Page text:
Around the back blocks of far north Queensland, where we sampled the three-pointed star's latest convertible, it might as well have come straight out of a futuristic movie set, given all the staring and finger pointing it prompted.
But from behind the wheel the look and feel of the new SL is somewhat more conventional, although no less impressive.
Ergonomically, it is a more cohesive effort than some of Benz's recent efforts, although much of the minor switchgear carries over from other models.
The instrument panel and ventilation controls have been kept especially clear and simple, while the use of the satellite navigation/TV screen for all the audio system functions has enabled the complicated setup that is in many of the lesser Mercedes models to be ditched.
Now it is the next generation of electronic driver aids that takes some getting used to, with Sensotronic Brake Control (SBC) and Active Body Control (ABC) the most notable in that regard.
While braking performance is excellent for a heavy (1845kg) car, the short pedal stroke and reduced pedal feel have you struggling to execute a smooth application of the brakes, as well as over-estimating stopping distances.
ABC also has you reassessing how a car should behave as it enables the SL to corner with barely a hint of bodyroll.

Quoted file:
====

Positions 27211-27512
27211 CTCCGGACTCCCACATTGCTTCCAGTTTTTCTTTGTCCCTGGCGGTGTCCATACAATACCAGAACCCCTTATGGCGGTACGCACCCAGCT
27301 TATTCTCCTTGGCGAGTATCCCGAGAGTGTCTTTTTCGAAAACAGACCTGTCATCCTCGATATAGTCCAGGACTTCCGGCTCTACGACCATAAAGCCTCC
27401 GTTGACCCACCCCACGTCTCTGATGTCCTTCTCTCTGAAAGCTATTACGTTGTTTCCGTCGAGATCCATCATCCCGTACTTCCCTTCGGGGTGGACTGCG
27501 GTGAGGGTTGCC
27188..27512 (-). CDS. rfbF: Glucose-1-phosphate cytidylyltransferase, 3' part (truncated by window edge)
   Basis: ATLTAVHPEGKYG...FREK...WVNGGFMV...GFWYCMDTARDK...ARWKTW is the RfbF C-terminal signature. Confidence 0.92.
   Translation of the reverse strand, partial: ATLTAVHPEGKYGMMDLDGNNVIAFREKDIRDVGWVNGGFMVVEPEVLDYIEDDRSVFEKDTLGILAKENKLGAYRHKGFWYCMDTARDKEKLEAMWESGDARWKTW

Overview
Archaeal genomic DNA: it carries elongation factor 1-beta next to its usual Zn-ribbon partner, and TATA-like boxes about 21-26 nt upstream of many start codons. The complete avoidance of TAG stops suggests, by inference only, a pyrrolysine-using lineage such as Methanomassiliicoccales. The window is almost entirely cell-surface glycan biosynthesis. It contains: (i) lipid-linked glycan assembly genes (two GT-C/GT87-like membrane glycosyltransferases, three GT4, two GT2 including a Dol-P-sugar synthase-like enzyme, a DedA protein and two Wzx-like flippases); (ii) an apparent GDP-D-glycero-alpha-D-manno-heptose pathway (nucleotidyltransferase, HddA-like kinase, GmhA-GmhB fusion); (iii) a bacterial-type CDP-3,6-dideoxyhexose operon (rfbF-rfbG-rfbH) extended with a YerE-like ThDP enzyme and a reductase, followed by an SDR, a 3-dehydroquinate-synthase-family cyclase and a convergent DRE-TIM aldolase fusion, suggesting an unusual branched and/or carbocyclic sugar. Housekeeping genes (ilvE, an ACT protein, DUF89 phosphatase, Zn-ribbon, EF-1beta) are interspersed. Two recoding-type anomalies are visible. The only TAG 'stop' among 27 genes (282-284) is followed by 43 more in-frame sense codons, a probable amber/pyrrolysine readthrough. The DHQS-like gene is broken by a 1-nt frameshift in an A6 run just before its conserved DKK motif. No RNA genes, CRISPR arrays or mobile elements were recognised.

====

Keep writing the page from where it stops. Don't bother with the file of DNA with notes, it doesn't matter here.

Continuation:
The now familiar 5.0-litre V8 engine remains a free-revving unit, albeit with a noticeably more throaty exhaust note than in other models. The five-speed auto transmission continues to be syrupy smooth going up or down through the gears.
In 1954, when the first SL model - the legendary 300SL - was released, Germany also won its first soccer World Cup. That effort was repeated in 1990, when the previous R129 model was released, with Germany beating Argentina 1-0 in the World Cup final.
Now in 2002, Mercedes-Benz has unveiled its fifth generation SL, but the German soccer team could not manage another World Cup win to continue the pattern.
No doubt Mercedes-Benz will be hoping this is not an omen for its latest range-topping convertible.
But if our brief drive is any indication, Mercedes-Benz has scored a goal with its latest SL model.